To set constraints by importing geographic positions from images as part of the workflow for creating a new project, you should activate the “Control points camera constraints” check-box on the first page of the New Project Wizard.
Note: If your images include RTK coordinates, 3DF Zephyr will automatically find them in the picture’s Exif data, setting the camera position accuracy accordingly.
The Import Constraint page will follow the Camera calibration page.
In the center section of the window, you can find a display of all the images loaded in Zephyr (1), along with their corresponding geographic coordinates. Unless there are specific requirements, it is generally sufficient to keep the default settings.
In other cases, you can press “CTRL+A” to select all the rows and right-click them. This action will open a context menu where you can choose from various options, such as:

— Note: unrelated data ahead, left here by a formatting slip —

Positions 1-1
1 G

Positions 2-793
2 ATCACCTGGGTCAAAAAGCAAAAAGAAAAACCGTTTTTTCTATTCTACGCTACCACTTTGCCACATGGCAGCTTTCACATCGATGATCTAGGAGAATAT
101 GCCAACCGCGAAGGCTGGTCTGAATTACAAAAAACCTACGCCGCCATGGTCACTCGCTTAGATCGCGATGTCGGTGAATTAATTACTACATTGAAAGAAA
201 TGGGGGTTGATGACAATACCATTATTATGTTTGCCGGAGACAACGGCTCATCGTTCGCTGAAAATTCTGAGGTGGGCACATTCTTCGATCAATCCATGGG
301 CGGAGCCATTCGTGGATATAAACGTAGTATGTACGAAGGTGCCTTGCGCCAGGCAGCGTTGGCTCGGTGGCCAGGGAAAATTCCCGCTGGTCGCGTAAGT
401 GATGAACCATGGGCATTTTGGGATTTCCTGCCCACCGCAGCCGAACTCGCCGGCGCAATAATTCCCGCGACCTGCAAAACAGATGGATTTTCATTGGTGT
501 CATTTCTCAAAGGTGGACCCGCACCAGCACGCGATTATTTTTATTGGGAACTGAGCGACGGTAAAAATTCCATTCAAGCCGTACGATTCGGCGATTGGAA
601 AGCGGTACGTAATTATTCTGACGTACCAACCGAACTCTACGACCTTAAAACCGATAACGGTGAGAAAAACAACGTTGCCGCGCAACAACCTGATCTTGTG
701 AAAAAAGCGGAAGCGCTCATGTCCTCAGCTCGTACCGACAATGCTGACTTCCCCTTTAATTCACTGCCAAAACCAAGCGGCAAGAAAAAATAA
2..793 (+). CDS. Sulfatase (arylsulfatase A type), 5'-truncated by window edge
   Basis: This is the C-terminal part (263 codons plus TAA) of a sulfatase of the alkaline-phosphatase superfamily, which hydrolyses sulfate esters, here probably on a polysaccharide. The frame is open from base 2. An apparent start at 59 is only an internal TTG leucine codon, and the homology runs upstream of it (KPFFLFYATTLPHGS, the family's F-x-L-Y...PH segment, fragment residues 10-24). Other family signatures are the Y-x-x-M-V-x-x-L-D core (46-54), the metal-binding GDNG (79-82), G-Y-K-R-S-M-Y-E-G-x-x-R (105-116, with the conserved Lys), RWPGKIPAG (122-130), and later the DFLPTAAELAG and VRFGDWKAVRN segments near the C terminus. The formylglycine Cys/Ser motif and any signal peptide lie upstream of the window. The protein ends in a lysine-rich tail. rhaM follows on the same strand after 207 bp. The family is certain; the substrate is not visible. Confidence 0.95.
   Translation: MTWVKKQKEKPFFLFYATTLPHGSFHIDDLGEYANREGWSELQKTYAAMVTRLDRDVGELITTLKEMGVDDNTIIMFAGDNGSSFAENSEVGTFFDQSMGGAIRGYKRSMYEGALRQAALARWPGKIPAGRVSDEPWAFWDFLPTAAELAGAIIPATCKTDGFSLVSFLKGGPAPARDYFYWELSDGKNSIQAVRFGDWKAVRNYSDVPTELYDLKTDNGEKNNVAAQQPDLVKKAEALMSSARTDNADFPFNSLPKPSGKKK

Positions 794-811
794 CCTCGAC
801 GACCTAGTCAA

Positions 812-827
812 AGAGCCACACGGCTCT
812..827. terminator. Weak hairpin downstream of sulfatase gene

– Setting the selected images as Constraints (CS) or Checkpoints (CK).
– Changing the Reference system, which refers to the coordinate system used for the project.
– Adjusting the Accuracy of each camera.
The software will also select the Target reference system (2) corresponding to the input coordinates. However, you can click on the Reference System drop-down menu and select the desired coordinate system from the “Select reference system” option to open the Projection Coordinates System (3) window. It’s possible to select the new coordinate reference system from the 3DF Zephyr database or import a new one from an external source by clicking the “Import” button and clicking “OK”.
A Geoid Gravity Model can also be downloaded and loaded in relation to the Coordinate Reference System. Following this link, you can download some of the most commonly used Geoids: https://www.3dflow.net/geoids/.